The ball is pitched well outside off stump, but the long arms of Younis Khan reach for it as he sweeps Nathon Lyon towards deep backward square leg for four runs.

The bat swing makes an immaculate semi-circle, while his back leg is securely planted inside the crease.

It is like an architect using his pencil compass while designing the blue print of a masterpiece.

For Younis, it is just bread and butter.

The boundary brings up Younis’s first hundred in Australia, as he becomes the only man in history to score a Test century in eleven different countries.

He takes his helmet off and hugs his partner Sarfraz Ahmed. He points his bat to his team in the balcony and then to the crowd.

His son is animated in celebration as his wife claps from the stands.

He rushes back towards the keeper, kneels on one leg and takes his gloves off. He carries a handkerchief in his pocket to wipe the sweat off his face, arms and hands.

It seems he is pushing the reset button.

There are no dramatic celebrations, or prostration on ground. Younis knows that his country needs him to carry on, and you can tell that he means business. He knows his responsibility, and his job is far from over.

Younis being Younis, he underplays his achievement as he puts his helmet back on and is ready to face the next delivery without further ado.

What he has done is no mean feat. He had long been in the company of the best in the business of scoring hundreds around the world, but now he sits on top of that pyramid.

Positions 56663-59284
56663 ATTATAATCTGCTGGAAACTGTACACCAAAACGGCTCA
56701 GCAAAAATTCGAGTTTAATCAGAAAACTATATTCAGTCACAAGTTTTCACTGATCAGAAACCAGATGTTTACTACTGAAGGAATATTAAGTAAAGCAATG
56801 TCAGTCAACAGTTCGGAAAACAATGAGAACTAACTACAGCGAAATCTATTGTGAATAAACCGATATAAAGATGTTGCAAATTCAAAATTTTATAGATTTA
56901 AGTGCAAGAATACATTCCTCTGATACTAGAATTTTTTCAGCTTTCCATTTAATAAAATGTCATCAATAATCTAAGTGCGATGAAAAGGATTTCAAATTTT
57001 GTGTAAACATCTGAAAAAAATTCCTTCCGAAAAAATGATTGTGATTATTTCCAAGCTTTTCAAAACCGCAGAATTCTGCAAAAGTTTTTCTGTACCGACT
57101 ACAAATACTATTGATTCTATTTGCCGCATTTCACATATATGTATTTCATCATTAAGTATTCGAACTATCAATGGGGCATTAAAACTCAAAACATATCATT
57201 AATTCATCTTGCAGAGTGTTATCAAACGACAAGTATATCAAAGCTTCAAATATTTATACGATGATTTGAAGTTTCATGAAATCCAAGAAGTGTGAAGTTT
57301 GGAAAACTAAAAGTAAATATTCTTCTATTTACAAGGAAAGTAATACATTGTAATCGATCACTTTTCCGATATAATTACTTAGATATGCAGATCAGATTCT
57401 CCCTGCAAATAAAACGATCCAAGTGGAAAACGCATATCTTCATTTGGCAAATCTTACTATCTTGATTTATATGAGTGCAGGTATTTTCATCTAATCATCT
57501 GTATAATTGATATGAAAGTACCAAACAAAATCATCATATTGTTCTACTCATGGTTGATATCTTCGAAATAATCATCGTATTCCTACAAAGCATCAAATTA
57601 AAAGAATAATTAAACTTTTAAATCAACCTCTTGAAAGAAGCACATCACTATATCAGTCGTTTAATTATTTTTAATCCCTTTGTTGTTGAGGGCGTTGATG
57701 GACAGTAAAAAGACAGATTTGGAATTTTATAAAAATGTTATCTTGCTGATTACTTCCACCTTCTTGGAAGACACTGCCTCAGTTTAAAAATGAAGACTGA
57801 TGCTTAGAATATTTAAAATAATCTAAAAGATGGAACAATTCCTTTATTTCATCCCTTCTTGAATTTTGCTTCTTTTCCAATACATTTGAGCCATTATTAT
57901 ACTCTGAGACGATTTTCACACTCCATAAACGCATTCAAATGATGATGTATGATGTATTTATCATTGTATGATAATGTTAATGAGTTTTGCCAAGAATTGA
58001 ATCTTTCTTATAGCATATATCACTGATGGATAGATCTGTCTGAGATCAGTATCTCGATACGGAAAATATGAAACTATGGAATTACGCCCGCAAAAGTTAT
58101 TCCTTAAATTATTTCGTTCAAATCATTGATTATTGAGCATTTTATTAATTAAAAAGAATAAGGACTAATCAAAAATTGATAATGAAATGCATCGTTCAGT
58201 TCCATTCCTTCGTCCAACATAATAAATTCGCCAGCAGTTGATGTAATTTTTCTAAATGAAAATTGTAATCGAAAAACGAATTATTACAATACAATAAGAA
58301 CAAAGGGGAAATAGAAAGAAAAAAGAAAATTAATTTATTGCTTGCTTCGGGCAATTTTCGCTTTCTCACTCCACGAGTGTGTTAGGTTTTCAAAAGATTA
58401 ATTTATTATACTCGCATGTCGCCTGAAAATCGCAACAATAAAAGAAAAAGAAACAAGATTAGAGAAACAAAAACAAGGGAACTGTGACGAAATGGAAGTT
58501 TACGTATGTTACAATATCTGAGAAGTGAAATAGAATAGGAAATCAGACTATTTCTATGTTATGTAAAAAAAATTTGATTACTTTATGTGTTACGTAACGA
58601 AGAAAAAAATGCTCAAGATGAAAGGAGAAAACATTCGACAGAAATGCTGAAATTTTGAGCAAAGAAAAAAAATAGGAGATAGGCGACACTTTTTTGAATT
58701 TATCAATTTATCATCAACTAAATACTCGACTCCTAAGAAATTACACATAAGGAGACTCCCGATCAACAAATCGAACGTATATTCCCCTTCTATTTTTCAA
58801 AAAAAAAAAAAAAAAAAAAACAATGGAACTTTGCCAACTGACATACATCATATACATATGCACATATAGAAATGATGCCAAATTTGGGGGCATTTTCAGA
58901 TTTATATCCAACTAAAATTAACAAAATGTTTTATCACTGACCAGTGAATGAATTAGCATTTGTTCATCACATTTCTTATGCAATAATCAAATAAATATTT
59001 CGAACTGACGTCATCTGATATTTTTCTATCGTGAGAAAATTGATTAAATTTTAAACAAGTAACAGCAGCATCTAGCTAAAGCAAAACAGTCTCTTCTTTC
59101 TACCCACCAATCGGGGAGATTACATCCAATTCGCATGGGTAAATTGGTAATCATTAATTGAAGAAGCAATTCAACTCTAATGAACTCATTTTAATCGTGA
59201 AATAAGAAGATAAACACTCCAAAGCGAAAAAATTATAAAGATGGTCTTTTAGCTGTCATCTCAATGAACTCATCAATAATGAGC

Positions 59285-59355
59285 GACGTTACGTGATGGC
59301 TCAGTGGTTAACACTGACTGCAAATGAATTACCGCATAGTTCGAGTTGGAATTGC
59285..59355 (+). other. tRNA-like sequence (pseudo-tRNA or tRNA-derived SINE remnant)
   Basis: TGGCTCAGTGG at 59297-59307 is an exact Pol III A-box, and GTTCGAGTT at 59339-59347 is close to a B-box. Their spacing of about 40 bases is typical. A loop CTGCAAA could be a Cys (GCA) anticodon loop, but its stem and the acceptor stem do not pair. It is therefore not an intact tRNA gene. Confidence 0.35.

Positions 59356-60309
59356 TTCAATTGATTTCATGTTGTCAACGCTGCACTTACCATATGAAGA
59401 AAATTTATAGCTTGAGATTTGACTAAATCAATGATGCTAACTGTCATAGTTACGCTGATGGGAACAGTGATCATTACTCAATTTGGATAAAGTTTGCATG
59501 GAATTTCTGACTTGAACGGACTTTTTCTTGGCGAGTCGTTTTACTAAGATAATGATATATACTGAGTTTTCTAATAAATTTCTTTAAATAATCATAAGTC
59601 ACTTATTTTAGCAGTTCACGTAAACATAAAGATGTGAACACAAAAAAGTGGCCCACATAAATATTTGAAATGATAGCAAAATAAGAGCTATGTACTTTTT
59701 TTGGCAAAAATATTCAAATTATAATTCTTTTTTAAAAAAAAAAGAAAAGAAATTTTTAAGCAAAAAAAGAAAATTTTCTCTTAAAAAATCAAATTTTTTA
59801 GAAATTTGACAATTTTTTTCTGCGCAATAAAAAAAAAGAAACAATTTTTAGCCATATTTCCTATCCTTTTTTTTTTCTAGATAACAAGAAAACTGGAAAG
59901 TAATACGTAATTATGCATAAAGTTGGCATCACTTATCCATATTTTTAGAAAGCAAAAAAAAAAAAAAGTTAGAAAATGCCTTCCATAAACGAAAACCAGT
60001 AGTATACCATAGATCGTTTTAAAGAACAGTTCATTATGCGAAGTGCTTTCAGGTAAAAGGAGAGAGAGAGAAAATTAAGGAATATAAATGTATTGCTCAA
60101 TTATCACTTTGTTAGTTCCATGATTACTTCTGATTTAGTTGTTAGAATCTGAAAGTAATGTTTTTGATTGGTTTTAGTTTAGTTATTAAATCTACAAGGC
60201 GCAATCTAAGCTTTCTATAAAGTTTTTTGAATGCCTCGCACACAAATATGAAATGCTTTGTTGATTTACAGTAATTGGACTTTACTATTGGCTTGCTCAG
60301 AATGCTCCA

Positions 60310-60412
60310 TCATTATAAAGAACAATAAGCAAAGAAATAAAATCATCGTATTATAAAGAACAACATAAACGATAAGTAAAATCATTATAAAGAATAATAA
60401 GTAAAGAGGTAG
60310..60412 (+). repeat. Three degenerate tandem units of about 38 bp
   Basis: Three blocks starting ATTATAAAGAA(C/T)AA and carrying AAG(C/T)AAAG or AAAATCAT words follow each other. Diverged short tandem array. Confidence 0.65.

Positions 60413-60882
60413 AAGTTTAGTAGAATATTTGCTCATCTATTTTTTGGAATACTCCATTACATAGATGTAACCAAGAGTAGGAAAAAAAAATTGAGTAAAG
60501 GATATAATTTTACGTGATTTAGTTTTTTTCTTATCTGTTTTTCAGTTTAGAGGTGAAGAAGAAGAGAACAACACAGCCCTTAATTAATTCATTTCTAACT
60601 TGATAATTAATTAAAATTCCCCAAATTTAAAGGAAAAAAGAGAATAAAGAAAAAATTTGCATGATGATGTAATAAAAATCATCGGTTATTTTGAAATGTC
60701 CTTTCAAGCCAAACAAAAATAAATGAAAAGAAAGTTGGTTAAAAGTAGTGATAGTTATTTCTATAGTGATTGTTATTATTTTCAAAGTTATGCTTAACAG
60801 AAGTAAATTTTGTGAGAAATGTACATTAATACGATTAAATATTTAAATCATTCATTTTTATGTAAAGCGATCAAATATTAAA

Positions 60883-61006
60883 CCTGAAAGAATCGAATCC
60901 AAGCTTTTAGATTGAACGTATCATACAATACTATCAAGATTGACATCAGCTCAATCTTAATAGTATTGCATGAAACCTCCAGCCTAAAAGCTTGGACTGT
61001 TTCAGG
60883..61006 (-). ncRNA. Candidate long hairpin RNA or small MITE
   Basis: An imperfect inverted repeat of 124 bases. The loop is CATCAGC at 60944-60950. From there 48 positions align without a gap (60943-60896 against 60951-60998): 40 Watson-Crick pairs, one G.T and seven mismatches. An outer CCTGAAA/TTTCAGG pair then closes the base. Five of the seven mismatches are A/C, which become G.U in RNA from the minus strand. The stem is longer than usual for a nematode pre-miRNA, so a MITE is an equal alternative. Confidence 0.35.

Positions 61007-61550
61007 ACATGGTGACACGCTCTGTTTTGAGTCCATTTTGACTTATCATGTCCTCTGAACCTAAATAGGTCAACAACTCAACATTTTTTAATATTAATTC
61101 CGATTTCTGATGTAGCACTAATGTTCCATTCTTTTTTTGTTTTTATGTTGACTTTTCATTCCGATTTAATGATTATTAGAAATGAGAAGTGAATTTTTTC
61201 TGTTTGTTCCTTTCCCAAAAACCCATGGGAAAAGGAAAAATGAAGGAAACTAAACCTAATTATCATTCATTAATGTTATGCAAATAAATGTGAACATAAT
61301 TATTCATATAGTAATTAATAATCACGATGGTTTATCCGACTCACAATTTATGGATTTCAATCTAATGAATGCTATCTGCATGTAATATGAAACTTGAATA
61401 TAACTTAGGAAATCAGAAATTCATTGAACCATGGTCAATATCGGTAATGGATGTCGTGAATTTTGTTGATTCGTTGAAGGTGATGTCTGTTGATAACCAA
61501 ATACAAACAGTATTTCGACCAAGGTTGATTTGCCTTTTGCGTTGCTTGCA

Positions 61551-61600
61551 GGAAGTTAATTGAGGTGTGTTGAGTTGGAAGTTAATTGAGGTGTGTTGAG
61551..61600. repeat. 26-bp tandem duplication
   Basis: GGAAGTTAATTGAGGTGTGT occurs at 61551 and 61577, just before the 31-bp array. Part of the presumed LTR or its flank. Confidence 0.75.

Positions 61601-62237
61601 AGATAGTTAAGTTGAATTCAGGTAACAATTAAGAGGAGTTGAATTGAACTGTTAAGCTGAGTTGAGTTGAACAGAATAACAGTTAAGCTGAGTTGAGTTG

Only Rahul Dravid, Alastair Cook and Sir Don Bardman have scored a hundred in every country they have played in. But none of them had the opportunity to play Test cricket in 11 different countries.

Sri Lankan legends Kumar Sangakara and Mahela Jayawardene played in all eleven countries, but missed out on a ton in West Indies and South Africa respectively. On his first outing in South Africa, Mahela perished on 98, and he never crossed fifty again in the next fifteen innings in the country.

The big surprises are Shivnarine Chanderpaul and Hashim Amla who have not been able score a hundred in five out of the eleven countries of play. While Shiv has ended his career, Amla still has time to make amends.

The moment when Younis makes history:

Sachin Tendulkar and Brian Lara, arguably the greatest batsmen of their generation, were also not able to get to triple digits in all of the Test playing nations. Lara scored two fifties in India, and came perilously close when he was caught behind on 91. Sachin too crossed the half way mark twice in Zimbabwe, but failed to convert.

The mark of a great player is conversion. When their eye is set, they get a big one. The hunger, the patience, the calmness and tranquility they display on a slow afternoon session are beyond that of an average player. It is what separates the men from the boys. When set, they seem impossible to dislodge.

As the great Sunil Gavaskar says, when you get to a hundred, always take a fresh guard. Reset the odometer and concentrate as if you have just arrived.